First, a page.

Community: Open Letter from Mayor Zimmer to Residents Regarding Proposed Monarch Settlement Agreement
Dear Concerned Residents,
Thank you to all residents who have provided feedback on the proposed settlement of litigation relating to Monarch and the Monroe development. I write to try and respond to some of the concerns I have heard and to clear up some misunderstandings.
First, I want to make sure that everyone is aware that there will not be a vote on the settlement agreement at tonight's Council meeting. It was moved to November 14th to provide more time for community input.
I understand residents’ concerns about density. However it is important for the community to understand that there is already a preexisting redevelopment plan (the Northwest Redevelopment Plan) for 186 units and up to 14 floors of development at 800 Monroe. This redevelopment plan, which was approved by Mayor Russo in 1998, is the plan under which Metro Stop and several other buildings were constructed, and it is not possible to simply disregard the remaining elements of that plan.
Through the redevelopment process, which would begin if the settlement is approved, it will be possible to work with the community to reduce the impact on the existing neighborhood. (For example, to preserve as much of the rooftop views as possible through a well-designed layout of the buildings on the site).
Unfortunately, however, due to the preexisting redevelopment plan, it is not possible to say that there will be no development at 800 Monroe. Also given the existing redevelopment plan, the acquisition cost to purchase this and build a park would be astronomical. Residents should understand that whether we fight on with this litigation or not, a development on the scale of 186 units will be built at that site based on the existing approved plan.
Investments and 8-acre park expansion in western Hoboken: I've received some feedback stating that I am not prioritizing western Hoboken. As a resident of western Hoboken, I actually have been very committed to expanding park space and making our west side neighborhoods more livable and flood resilient. My Administration is the first to build a flood pump to alleviate flooding in western Hoboken, create three new major parks west of Jefferson Street, and plan our first municipal parking garage in western Hoboken. We have focused tens of millions of dollars in investment and almost all of our major projects towards improving western Hoboken. We have begun construction on a one-acre Southwest Park and we are investing $30 million to buy 6 acres of land so we can build the largest park possible in our City along with western Hoboken’s first municipal parking garage. We also prioritized a new gym and 2-acre park at 7th and Jackson that will soon be under construction which will include 250,000 gallons of storm water storage to help alleviate localized flooding. The new BASF resiliency park is proposed to be built with a 1 million gallon detention system to help reduce the impact of flooding. The $11.2 million H-5 flood pump was just completed that is entirely for alleviating the flooding in western Hoboken when we experience heavy rain.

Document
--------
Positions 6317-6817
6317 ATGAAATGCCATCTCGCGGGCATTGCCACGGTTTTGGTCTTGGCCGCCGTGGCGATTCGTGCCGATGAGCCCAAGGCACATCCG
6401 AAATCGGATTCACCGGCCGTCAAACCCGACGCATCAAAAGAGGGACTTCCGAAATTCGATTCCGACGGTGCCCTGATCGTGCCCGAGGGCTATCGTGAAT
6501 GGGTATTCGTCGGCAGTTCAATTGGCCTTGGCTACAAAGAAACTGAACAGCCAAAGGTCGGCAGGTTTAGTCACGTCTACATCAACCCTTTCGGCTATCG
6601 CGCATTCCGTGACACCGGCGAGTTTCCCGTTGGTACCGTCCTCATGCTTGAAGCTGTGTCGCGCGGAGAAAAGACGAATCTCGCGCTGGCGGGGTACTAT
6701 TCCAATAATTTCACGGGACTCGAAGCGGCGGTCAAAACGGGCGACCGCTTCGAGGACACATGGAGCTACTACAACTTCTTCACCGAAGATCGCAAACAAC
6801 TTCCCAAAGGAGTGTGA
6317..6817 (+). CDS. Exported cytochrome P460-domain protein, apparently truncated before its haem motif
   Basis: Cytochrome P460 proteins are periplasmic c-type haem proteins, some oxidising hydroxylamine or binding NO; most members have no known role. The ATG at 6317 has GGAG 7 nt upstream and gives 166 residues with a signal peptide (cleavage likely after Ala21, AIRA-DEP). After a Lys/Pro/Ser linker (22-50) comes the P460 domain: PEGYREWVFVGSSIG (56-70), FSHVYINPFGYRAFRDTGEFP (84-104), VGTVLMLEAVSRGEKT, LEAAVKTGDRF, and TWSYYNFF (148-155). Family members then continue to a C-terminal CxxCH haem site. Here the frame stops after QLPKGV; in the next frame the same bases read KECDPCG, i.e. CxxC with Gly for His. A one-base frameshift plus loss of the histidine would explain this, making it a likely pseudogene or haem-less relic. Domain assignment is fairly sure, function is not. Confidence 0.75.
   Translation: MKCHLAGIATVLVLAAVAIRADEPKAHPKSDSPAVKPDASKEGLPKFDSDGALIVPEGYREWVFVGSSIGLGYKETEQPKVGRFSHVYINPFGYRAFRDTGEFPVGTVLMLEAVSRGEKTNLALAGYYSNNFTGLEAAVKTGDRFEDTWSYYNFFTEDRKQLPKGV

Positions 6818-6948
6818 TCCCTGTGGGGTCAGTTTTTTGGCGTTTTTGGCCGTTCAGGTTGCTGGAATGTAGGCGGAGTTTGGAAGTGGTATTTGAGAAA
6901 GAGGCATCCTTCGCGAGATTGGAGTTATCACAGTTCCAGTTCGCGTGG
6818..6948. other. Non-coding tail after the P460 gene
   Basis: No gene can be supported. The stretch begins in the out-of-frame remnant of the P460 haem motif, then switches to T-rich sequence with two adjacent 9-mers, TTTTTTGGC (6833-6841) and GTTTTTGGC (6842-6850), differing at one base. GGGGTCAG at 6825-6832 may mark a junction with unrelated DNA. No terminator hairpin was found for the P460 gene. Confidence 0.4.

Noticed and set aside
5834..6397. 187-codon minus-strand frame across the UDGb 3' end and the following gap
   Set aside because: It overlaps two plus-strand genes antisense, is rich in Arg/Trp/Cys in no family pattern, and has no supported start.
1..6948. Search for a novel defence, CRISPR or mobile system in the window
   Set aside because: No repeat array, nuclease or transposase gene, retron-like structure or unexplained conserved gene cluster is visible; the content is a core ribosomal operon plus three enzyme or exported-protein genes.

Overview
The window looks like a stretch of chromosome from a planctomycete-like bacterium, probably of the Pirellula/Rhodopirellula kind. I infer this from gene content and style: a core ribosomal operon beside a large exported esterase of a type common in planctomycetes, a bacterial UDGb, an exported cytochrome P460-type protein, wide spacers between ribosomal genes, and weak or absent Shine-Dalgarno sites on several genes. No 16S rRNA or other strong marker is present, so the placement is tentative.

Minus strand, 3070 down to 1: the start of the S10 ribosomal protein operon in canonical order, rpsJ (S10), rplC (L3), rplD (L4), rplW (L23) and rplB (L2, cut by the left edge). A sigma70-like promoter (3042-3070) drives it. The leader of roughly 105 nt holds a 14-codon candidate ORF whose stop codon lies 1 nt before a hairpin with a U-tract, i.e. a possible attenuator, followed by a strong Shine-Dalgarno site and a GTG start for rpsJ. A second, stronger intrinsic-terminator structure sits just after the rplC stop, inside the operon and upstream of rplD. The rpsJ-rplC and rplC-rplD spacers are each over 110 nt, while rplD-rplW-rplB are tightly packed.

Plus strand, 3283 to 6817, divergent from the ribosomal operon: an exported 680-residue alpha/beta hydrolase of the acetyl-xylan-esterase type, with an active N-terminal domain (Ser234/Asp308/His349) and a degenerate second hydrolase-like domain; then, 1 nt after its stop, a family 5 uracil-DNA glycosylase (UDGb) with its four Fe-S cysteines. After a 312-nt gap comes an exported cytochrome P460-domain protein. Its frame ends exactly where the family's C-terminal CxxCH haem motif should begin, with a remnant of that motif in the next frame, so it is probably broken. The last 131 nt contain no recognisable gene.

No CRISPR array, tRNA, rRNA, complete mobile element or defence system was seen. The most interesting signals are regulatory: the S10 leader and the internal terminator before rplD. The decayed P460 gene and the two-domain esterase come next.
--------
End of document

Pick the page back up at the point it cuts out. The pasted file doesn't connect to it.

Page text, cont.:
The Waterfront Belongs to All of Us: Hoboken has the only nearly completed waterfront in New Jersey that offers the chance to stroll from one end of our City to the other without being cut off by development. Even though I live on the western side of the City, I often walk my dog, run, or bike on our waterfront. I entered into this agreement because I consider our waterfront to be a shared resource for all of us. It is something special that belongs to all of us, and I am trying to preserve it for generations to come.
For me this is not about anyone's view, but this is about the quality of life for our community and preserving our shared waterfront treasure.
The Risk is Real: The outcome of this litigation if we continue to pursue it is uncertain. If we lose we block our community’s waterfront. We still have 186 units and up to 14 floors of development at 800 Monroe and we will have spent about $2 million in litigation costs with nothing but development to show for it.
Understanding the process: A litigation settlement negotiation cannot be conducted as a public process. However, because of the importance of this settlement to Hoboken residents, we took the highly unusual step of publicly releasing the proposed agreement so the public will be fully informed and have an opportunity to have your views fully considered as the City Council makes its decision. It is also important for residents to know that the settlement is the first step. If this settlement is approved, a redevelopment agreement with more details about the design and layout of the buildings would have to be introduced to the City Council, reviewed by the Planning Board, and then return to the City Council for a public hearing. The public will have a chance to ask questions and provide input through every step of this process.
If the settlement is not approved, then the City will proceed with the litigation in court in December. However, given the significant risks we face, I believe the agreement is in the best interests of the City and therefore I am asking the City Council and our community to consider it.